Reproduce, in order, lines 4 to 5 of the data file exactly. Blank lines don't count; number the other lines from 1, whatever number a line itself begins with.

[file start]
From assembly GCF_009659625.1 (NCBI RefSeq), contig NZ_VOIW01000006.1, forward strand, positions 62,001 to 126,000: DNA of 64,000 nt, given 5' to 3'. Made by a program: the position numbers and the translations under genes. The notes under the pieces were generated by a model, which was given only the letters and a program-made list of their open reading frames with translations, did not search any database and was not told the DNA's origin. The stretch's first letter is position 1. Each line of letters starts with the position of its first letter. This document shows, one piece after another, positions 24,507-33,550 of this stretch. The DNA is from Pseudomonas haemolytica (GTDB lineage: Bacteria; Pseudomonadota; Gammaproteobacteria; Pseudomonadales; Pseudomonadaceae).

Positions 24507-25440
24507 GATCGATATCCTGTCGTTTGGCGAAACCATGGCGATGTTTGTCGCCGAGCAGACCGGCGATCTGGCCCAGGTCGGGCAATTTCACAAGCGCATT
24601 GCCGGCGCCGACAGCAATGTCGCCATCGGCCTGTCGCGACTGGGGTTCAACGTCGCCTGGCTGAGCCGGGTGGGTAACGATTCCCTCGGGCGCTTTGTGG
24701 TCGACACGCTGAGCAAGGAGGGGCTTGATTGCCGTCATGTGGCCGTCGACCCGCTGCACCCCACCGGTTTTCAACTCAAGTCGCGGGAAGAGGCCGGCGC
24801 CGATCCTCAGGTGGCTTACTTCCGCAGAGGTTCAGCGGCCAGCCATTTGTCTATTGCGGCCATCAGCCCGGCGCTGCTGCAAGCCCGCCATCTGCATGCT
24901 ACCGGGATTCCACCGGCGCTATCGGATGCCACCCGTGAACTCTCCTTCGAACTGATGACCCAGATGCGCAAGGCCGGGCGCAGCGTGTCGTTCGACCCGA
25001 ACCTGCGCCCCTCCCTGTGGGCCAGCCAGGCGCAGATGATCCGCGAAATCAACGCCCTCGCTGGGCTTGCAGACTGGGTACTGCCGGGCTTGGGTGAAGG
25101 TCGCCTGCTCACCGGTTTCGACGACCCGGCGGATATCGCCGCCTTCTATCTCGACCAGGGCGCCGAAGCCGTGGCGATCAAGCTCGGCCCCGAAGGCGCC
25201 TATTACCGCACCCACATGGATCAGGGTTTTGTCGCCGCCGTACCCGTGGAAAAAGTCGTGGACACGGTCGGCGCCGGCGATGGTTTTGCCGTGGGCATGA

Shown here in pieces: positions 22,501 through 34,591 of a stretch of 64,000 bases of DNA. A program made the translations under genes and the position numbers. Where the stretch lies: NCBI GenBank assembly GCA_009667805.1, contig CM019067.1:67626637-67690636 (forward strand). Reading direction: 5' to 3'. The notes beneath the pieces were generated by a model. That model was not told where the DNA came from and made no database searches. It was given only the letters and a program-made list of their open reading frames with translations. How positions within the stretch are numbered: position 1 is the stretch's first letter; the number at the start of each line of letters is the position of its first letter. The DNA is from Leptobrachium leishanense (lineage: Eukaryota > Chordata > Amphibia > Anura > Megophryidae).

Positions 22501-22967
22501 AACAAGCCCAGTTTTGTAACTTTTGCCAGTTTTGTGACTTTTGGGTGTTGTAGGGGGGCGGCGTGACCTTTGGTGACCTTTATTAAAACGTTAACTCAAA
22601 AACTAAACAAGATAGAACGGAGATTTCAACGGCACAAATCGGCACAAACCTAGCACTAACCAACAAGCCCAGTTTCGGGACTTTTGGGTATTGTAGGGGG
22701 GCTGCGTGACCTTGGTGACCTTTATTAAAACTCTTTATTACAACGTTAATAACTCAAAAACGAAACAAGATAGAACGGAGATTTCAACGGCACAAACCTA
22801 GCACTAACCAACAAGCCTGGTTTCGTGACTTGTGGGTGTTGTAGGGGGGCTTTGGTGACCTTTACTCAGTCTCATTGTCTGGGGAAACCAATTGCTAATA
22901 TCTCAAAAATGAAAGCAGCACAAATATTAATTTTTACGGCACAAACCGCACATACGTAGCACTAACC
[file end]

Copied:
24601 GCCGGCGCCGACAGCAATGTCGCCATCGGCCTGTCGCGACTGGGGTTCAACGTCGCCTGGCTGAGCCGGGTGGGTAACGATTCCCTCGGGCGCTTTGTGG
24701 TCGACACGCTGAGCAAGGAGGGGCTTGATTGCCGTCATGTGGCCGTCGACCCGCTGCACCCCACCGGTTTTCAACTCAAGTCGCGGGAAGAGGCCGGCGC